The Progression to Furniture and Appliances

The Superelectric Toaster
The Superelectric Toaster

The Art Deco movement really began overseas. It didn’t truly hit the U.S. until around 1930, but when it did it hit hard. Nowhere was that more evident than in furniture stores and skyscrapers. Designers like Paul Frankl and Donald Deskey (the designer of Radio City Music Hall in New York City) were producing lines of furniture that were clean, glossy, and streamlined. Many of them featured chrome-plated legs or other components. Soon, home appliances were also featuring glossy, chrome-plated finishes. Art Deco style toasters became particularly popular throughout the 1930s and into the 1940s.

It Also Included Actual Art

Although one of the largest Art Deco statues in the United States was made with aluminum, chrome-plated statues were also popular. They could be found in France, Germany, and eventually made their way to the United States.

In addition to stand-alone statues, artistic figural chrome plated items like bookends were also produced. There were even many types of lamps produced with chrome-plated bases or other features. Eventually, it seemed like everywhere one turned there was sure to be chrome.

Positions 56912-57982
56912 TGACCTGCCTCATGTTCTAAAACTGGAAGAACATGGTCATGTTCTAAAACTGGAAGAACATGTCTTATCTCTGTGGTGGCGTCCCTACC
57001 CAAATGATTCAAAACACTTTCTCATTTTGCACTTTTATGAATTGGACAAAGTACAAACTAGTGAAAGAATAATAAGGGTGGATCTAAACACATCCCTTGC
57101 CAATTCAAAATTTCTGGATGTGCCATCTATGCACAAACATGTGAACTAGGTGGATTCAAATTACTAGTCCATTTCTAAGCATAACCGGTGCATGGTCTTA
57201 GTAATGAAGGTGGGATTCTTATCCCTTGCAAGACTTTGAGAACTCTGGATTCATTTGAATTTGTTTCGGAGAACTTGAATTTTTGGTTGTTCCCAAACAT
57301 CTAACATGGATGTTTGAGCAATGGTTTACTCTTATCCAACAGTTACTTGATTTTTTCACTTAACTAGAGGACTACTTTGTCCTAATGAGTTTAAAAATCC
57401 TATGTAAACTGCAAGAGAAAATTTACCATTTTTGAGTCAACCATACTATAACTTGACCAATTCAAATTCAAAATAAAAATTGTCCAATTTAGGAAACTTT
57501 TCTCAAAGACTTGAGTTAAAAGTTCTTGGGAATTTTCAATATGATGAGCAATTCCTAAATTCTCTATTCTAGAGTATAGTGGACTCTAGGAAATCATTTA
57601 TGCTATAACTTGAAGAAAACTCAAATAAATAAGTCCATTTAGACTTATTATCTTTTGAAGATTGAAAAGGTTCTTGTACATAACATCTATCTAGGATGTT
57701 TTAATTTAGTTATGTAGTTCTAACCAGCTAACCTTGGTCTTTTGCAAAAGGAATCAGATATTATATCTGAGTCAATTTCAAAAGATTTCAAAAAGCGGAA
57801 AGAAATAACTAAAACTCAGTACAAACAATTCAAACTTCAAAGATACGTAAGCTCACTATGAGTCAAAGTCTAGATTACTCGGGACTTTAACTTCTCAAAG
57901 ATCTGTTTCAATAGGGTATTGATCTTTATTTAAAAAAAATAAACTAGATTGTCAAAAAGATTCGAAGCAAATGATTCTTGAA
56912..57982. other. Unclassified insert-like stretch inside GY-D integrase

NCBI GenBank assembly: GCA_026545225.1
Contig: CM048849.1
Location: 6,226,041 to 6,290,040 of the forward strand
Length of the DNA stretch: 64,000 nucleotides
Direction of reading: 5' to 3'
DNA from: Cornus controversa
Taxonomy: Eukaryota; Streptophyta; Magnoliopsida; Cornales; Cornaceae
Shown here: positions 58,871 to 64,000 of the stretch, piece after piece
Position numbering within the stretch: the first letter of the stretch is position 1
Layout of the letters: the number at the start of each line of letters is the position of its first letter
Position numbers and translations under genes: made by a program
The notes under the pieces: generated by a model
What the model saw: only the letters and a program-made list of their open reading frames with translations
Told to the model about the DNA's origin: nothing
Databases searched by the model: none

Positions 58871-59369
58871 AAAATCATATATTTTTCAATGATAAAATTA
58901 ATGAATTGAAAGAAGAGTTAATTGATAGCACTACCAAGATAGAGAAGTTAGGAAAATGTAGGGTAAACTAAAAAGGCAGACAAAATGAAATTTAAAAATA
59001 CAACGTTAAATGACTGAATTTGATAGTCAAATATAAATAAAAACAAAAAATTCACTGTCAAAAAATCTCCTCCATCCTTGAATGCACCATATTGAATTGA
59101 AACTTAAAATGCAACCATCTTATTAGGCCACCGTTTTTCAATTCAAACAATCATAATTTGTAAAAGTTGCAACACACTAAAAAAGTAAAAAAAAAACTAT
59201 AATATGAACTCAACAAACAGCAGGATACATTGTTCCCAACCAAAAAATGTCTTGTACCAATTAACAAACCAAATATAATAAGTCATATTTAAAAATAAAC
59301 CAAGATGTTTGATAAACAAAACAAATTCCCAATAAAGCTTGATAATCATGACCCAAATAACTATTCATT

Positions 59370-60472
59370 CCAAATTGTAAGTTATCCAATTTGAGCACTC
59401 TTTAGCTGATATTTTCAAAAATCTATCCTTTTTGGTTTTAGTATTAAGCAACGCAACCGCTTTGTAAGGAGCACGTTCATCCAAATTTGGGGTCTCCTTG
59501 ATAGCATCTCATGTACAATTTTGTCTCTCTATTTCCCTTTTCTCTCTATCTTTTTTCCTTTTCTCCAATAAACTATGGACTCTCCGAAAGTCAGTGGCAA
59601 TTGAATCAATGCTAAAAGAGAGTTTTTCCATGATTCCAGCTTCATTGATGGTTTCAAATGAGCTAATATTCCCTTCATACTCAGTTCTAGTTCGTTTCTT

Eventually, it Expanded to Plumbing and Automobile Parts

One of the reasons for the ever-increasing popularity of chrome besides its sleek, shiny style was the production of chrome plating kept becoming cheaper as time passed.

By the 1950s the Art Deco period was over, but chrome was as popular as ever. It just took on a lot of more utilitarian uses. For example, it was commonly used in vehicle production. It also became one of the primary components of plumbing equipment. Even today, chrome-plated faucets and other plumbing remain popular. That is because it is shiny and resistant to wear or rust.

Art Deco Chrome to Collect

This 1930s lounge chair features chrome-plated supports lending an accent to the streamlined structure.
This 1930s lounge chair features chrome-plated supports lending an accent to the streamlined structure.

One unique thing about chrome-plated items as collectibles is they are extremely long-lived. That is why so many Art Deco chrome pieces from the 1920s and 1930s have survived for the last 100 years or so. Therefore, you have a lot of choices when it comes to items to collect.

The Art Deco era chrome pieces you might choose—depending on the space and budget you have, as well as your style—vary from small appliances to a stylish Electrolux vacuum. Pieces produced by Chase Brass and Copper Co. are quite popular. Many of those pieces sell for hundreds of dollars today, and some sell for thousands. They include vases, ashtrays, and bookends. Pieces designed for Chase by Rockwell Kent are particularly sought after.

If such pieces are out of your budget, don’t worry. You can find plenty of less expensive Art Deco chrome pieces to collect. Just be aware that many were reproduced.

It is important to familiarize yourself with the designers, styles, and maker’s marks that interest you so you can avoid accidentally purchasing pieces that are not authentic.